On to the Marena situation. So were there not any other qualified individuals with actually experience running a senior center who might have wanted to throw their name in the hat for the job Marano so leniently handed Marena Works? Guess we will never know. Should the current Director of Health and Human Serices be worried about Marena somehow overthrowing her to go back to her old position if this new position doesn’t work out for her? I can’t say for sure, but if it were me in Aker’s spot, I would be a little nervous. We have seen that the city (Marano)will do whatever he feels necessary to suit his agenda, then take it to the board for the rubber stamp.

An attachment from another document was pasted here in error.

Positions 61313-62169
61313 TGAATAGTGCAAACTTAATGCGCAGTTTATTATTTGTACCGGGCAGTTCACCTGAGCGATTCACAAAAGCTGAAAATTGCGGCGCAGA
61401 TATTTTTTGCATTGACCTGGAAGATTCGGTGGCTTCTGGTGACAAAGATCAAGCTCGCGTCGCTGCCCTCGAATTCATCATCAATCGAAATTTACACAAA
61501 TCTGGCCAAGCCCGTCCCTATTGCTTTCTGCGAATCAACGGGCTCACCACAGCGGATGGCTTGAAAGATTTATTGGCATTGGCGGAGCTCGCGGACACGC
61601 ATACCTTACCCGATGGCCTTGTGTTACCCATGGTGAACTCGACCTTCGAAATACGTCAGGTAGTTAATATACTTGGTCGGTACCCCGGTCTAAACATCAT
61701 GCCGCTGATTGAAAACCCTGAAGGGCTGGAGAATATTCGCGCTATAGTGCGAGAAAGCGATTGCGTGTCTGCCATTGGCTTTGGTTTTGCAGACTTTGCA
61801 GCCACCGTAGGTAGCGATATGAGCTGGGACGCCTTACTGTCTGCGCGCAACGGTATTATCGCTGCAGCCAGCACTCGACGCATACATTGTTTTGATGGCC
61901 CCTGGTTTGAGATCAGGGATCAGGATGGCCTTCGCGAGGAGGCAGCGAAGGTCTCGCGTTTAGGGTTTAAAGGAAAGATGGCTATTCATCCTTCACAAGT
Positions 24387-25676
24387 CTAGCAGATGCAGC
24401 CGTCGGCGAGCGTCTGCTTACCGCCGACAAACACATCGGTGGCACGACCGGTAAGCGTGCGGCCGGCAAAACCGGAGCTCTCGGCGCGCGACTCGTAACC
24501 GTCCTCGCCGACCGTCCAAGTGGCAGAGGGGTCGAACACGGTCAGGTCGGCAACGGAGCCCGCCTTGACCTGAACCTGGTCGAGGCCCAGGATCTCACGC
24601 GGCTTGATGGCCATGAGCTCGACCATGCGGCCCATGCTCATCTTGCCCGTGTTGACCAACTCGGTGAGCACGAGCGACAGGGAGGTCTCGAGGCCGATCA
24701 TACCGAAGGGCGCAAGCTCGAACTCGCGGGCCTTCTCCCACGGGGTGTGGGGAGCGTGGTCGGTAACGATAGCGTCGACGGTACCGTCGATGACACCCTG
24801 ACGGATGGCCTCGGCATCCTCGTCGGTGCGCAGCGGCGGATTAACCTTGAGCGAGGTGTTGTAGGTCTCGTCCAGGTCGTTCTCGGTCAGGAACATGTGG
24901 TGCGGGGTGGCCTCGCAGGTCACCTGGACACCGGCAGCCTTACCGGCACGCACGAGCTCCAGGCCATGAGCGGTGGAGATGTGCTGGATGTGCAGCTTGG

And the speculation of Neil Rombardo taking over Marena’s job as Deputy City Manager. What is it with these folks from the DAs office and wanting to be jacks of all trades. First Melanie Bruketta goes from Civil Deputy Chief in the DAs office to being the City’s HR director, to Rombardo somehow thinking being a failure of anything but a respectable and competent DA to being a Deputy City Manager. Make him go and find a job in this tough job market like many of the 43 plus employees who left the DAs office under his watch had to. Let these folks see the real world struggle of how hard it is to find work, better yet, how hard it would be to go somewhere other than Carson City to get paid as much as they do. Sure they might get paid more in Reno or Vegas, but there are way more people and a lot more headaches to deal with in those places. I am guessing Mark Krueger will be appointed Juvenile Court Master since Kristin Luis will takeover his position as Assistant DA come January 1st. After all of the Shenanigans Rombardo and Krueger have engaged in over at the DA’s office, city administration still even considers putting them in another city position??! What a slap in the face to those people who voted against having Krueger as their DA, and the people Rombardo has belittled and bullied over the years of his failed DA tenure. Nice way to do your research Marano. What a way to come in and change things from the status quo……..